Source: International Business Times
The mysterious habitats of the deep are being destroyed before we know anything about them.
Given its vastness and apparent remoteness from our everyday lives, the deep sea has been widely considered protected from the impacts of the human era, known as the Anthropocene. This, unfortunately, is not true.
For many decades, the deep sea has been an ‘out of sight, out of mind’ rubbish dump. Munitions, waste, lost ships and shipping containers, radioactive waste and sewage have all been disposed of in the deep sea.
Our knowledge of the full extent of deep-sea pollution is far from complete, although it accrues yearly. Recently microplastics have been found in deep-sea sediment samples – some of which are an extraordinary distance (2,800 km) from major pollution sources.
The impact of such pollution on deep-sea animals is unclear. In addition, over the last century humans have been increasing the harvest of biomass from the deep sea. The most damaging form of this harvesting – bottom trawl fishing – has expanded continually since the 1950s and now commonly occurs at depths approaching 2,000m.
To give an idea of the destructive potential of trawling, imagine flattening whole forests just to collect the birds that live in it. This is effectively what happens to deep-sea coral gardens, which are biodiversity hotspots. Wasteful doesn’t even begin to describe the effects of trawling on these habitats where corals can live for over 4,500 years, making them some of the oldest living creatures on the planet.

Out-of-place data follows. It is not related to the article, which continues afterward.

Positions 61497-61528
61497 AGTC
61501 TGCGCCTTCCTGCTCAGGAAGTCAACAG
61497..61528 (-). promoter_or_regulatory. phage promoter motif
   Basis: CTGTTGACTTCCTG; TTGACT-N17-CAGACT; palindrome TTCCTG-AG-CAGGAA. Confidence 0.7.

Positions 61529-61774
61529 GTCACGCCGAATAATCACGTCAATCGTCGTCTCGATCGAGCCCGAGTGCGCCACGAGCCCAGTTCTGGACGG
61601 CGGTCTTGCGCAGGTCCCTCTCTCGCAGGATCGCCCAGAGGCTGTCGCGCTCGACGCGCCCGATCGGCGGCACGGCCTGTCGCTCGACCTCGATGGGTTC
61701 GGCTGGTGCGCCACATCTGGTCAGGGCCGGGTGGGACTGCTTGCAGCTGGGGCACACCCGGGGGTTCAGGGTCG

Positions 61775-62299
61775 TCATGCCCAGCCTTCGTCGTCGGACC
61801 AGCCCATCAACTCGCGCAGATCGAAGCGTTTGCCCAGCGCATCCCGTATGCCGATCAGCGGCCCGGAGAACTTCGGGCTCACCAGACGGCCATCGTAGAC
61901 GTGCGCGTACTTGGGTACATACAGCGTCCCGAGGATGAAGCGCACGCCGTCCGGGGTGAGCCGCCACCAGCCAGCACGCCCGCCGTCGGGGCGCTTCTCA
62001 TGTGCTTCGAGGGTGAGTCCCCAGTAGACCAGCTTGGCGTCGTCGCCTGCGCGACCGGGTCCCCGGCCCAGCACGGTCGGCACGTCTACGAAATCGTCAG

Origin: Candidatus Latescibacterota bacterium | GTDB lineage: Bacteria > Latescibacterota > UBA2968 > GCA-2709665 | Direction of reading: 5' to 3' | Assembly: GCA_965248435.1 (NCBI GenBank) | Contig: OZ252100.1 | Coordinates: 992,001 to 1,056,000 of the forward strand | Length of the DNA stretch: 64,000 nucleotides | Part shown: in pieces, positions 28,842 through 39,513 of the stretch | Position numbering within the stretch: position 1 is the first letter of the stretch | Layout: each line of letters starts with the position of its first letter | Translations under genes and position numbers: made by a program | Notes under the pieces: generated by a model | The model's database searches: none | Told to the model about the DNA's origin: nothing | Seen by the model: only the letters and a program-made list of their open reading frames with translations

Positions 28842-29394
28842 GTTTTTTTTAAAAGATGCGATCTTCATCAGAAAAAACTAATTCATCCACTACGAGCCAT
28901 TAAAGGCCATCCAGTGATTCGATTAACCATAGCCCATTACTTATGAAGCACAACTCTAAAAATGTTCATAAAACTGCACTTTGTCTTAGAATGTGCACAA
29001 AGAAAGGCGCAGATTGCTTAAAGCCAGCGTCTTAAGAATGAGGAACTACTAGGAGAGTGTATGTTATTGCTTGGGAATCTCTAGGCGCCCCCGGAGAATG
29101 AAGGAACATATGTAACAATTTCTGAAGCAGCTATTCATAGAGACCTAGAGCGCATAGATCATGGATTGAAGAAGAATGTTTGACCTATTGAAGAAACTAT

Unsurprisingly there is little evidence of coral forest recovery over decadal time scales. Bottom trawling is global and dwarfs other physical impacts at comparable depths. Nearly 2 million square kilometres of the seabed under signed exploration contracts. The potential of lucrative mineral extraction from the deep sea looms large. Manganese nodules, cobalt-rich crusts and massive polymetallic sulphide deposits could all be harvested, but we have no idea of what the impacts will be.
All the activities listed above are happening despite a relative dearth of fundamental knowledge about deep-sea organisms and the environment they inhabit. In effect, exploitation of deep-sea resources has outpaced scientific data-gathering and exploration.
Basic information about species and their habitats, such as the extent of migration or isolation, reproduction and development, are lacking beyond a few species. Yet this knowledge is vital if deep-sea habitats are to be conserved and resources managed responsibly.
In particular, a detailed understanding of species ranges, and how constituent populations or subpopulations are maintained through dispersal is critical to determining the size of conservation units, effective marine protected area design, and any future recovery from impacts.